Understanding Network Hardware
Switches have become inexpensive and are blazingly fast. For local area network
(LAN) connections, switches make more sense than hubs, partly because of their cost
and their relative simplicity. In fact, purchasing bridges has become difficult, as switches
now dominate the market.
Additionally, most new networks eschew hubs in favor of a 100 percentswitched
approach. In fact, it's virtually impossible to purchase hubs any longer, because
manufacturers typically offer only switches. (You may still be able to purchase very
small hubs, with four to eight ports, but even in these small applications, switches are
preferable and not much more expensive.)
It's important that you understand the difference between hubs and switches, because
you may still encounter hubs installed in existing networks. For new networks, you will
use switches exclusively. Doing so dramatically reduces the opportunity for network
packet collisions, which are more likely in a hub arrangement.
Bridges are, in a nutshell, more intelligent versions of repeaters. Bridges can connect
two network segments together, but they have the intelligence to pass traffic from one
segment to another only when that traffic is destined for the other segment. Bridges are used
to segment networks into smaller pieces. Some bridges can span different networking
systems and media, such as from coaxial Thin Ethernet to twisted-pair Token Ring.
As you might recall, repeaters operate at the physical layer (layer 1) of the OSI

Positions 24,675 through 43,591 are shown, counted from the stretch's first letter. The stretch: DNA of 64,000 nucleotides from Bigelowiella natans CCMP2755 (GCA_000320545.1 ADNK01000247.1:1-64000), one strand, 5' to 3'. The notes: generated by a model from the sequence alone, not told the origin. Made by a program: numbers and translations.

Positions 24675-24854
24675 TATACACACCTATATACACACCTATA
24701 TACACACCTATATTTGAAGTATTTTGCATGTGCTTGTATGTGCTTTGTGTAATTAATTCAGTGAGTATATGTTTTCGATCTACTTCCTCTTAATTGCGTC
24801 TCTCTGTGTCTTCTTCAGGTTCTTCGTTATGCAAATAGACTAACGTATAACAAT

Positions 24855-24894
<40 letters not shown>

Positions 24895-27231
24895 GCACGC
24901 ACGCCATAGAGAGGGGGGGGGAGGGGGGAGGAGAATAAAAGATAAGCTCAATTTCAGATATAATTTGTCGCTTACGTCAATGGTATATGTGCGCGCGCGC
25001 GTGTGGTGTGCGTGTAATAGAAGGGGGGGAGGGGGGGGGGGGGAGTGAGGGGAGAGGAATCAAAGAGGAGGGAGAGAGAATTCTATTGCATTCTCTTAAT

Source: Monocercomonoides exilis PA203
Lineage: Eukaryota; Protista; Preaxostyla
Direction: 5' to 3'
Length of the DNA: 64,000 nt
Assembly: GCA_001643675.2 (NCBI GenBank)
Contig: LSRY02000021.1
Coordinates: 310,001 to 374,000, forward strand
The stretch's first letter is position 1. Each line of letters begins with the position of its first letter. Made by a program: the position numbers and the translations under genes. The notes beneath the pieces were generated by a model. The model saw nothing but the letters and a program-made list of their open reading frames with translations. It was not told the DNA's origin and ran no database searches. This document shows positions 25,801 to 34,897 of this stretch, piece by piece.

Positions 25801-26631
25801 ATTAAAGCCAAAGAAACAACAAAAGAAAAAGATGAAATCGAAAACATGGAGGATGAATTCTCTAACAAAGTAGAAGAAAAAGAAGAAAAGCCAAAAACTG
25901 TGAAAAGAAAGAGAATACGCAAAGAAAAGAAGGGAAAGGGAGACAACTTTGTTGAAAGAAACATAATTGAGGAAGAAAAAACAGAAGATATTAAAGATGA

networking model. Bridges operate one layer higher, at the data-link layer (layer 2).
Bridges examine the media access control (MAC) address of each packet they encounter
to determine whether they should forward the packet to the other network. Bridges
contain address information about all the parts of your network, through either a static
routing table that you program or a dynamic, learning-tree system that discovers all the
devices and addresses on the network automatically.
Is It Better to Use Fewer Large Switches or More Small Switches?
Larger switches that can host hundreds of connections within a single chassis are
generally more powerful than their smaller 24-port siblings, and they tend to
have more built-in redundancy, such as redundant power supplies in the unit and
so forth. However, sometimes it's easier and less expensive to build a network
using smaller 24-port switches. You can simply purchase an extra 24-port unit as
a hot-swap backup (a backup unit that can be quickly swapped in to take the place
of a failed unit) that you can manually implement at a moment's notice. The only
real disadvantage to this approach is that the redundancy is not automatic. If one
24-port switch fails, you'll need to move its connections to the backup switch. In
contrast, a larger unit can switch to redundant features automatically. As always,
consider such trade-offs carefully for your particular company and its needs.